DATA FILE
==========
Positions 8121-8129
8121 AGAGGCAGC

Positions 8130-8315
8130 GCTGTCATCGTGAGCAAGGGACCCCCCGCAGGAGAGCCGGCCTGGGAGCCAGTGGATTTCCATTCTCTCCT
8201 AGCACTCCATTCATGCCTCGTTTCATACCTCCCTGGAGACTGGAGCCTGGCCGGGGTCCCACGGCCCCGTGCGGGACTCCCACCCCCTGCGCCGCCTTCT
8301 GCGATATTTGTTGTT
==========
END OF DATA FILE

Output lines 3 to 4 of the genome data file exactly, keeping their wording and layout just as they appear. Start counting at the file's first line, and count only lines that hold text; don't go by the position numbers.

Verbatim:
Positions 8130-8315
8130 GCTGTCATCGTGAGCAAGGGACCCCCCGCAGGAGAGCCGGCCTGGGAGCCAGTGGATTTCCATTCTCTCCT